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Old 03-31-2015, 11:33 AM   #11
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I forgot to mention in my original post, I pound the chicken out pretty good with a meat tenderizer to make it thinner and even it out. And I trim off some of the pounded trimmings also. Could this be doing anything?
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Old 03-31-2015, 11:43 AM   #12
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Originally Posted by Roll_Bones View Post
I would get out a saute pan and use that instead of the grill. Maybe try and see if it makes a difference.

I agree.

GF's have a tendency to steam food. So I'd cook the chicken another way to rule out the "grill" as the culprit here.

I'd also suggest experimenting with better quality chicken, like Bell and Evans.
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Old 03-31-2015, 12:35 PM   #13
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Originally Posted by jennyema View Post
I agree.

GF's have a tendency to steam food. So I'd cook the chicken another way to rule out the "grill" as the culprit here.

I'd also suggest experimenting with better quality chicken, like Bell and Evans.
Could it be also that with pounding them out so thin that the GF grill closes tight and the moisture has no way to escape from the grill. Like Jennyma stated, My daughter also found that hers tended to steam rather than grill. She donated it to Goodwill. Try broiling if you are going for healthier eating.
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Old 03-31-2015, 12:50 PM   #14
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Originally Posted by jennyema View Post
I agree.

GF's have a tendency to steam food. So I'd cook the chicken another way to rule out the "grill" as the culprit here.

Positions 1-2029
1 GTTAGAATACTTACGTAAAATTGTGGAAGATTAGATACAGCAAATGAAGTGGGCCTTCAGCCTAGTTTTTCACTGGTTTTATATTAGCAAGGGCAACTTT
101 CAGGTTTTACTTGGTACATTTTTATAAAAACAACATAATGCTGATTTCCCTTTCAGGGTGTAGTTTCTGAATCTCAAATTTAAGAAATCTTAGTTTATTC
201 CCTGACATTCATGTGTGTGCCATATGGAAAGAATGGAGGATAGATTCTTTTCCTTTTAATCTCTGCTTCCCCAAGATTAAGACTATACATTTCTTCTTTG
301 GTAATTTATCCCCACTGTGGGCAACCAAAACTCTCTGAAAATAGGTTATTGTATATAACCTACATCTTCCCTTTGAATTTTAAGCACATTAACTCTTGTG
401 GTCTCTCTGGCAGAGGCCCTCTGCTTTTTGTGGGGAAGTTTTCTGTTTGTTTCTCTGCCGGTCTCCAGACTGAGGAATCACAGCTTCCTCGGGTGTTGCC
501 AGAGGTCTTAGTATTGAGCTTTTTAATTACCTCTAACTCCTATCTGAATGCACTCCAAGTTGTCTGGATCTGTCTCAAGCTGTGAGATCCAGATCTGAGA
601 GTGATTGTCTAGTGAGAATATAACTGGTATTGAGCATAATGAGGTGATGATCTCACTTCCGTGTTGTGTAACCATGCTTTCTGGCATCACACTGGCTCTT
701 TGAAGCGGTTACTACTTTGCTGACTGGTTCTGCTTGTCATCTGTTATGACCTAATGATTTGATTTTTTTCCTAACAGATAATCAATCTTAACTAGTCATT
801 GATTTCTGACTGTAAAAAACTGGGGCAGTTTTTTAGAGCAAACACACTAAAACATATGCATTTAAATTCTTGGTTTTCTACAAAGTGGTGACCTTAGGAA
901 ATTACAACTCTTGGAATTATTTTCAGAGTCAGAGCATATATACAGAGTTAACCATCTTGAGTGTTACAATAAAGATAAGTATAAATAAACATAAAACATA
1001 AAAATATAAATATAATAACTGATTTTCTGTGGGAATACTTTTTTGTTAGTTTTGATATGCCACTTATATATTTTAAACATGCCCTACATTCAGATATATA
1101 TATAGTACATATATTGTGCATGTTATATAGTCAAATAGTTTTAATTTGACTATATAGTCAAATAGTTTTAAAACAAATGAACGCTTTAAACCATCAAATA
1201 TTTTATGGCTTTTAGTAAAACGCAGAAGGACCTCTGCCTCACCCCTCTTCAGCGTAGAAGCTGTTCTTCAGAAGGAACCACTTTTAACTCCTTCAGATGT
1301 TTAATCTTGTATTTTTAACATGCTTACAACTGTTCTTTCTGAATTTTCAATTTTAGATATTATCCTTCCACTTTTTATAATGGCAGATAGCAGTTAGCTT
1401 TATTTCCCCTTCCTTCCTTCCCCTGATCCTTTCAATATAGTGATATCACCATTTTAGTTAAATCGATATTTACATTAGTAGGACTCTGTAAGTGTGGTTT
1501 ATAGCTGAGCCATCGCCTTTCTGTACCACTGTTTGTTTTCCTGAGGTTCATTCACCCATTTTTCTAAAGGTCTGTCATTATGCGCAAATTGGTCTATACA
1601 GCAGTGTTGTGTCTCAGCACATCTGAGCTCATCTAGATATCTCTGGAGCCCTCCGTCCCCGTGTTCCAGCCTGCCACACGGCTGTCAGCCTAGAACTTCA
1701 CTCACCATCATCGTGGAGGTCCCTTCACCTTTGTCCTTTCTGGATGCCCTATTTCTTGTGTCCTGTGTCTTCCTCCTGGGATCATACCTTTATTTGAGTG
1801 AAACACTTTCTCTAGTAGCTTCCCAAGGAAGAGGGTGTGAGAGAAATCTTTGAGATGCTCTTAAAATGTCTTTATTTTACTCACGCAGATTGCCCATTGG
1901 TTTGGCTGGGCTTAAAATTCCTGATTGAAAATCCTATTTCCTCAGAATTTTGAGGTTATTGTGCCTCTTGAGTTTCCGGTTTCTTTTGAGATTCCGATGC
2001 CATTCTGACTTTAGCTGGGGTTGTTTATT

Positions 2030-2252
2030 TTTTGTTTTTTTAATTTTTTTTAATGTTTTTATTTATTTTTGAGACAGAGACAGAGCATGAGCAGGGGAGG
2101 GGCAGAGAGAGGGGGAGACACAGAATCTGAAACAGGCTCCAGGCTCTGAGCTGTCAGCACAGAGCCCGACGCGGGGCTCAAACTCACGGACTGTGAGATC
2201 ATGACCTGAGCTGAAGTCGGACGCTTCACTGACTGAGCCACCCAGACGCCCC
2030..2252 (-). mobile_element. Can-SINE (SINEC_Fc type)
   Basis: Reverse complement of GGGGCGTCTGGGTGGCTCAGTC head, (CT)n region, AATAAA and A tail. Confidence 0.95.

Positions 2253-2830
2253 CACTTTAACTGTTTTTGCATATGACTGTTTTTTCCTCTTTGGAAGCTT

I'd also suggest experimenting with better quality chicken, like Bell and Evans.
Well, since I've never heard of that brand here in Colorado, I would guess that he probably doesn't have it in Arizona either. How or why is it better quality?

Many brands of chicken seem to be fairly localized in my experience. The most common one we have here is Tyson. Most grocery stores also have their own label too. In many cases that chicken is just supplied by local growers.
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Old 03-31-2015, 01:10 PM   #15
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Well, since I've never heard of that brand here in Colorado, I would guess that he probably doesn't have it in Arizona either. How or why is it better quality?

Many brands of chicken seem to be fairly localized in my experience. The most common one we have here is Tyson. Most grocery stores also have their own label too. In many cases that chicken is just supplied by local growers.

Bell and Evans is sold all over. Its just a better quality bird than factory farmed chicken from Perdue or Tyson or Costco.

http://www.bellandevans.com/fresh

The OP can buy it in his home town. You might not be able to.

We had a scarily bad Perdue chicken which I grilled outside a few years ago. The taste and texture was so offputting we threw it away without eating more than a few bites. I only buy better chicken now.

Empire Kosher is another brand.
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Old 03-31-2015, 01:41 PM   #16
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Originally Posted by CoOKFRo View Post
Hi everyone,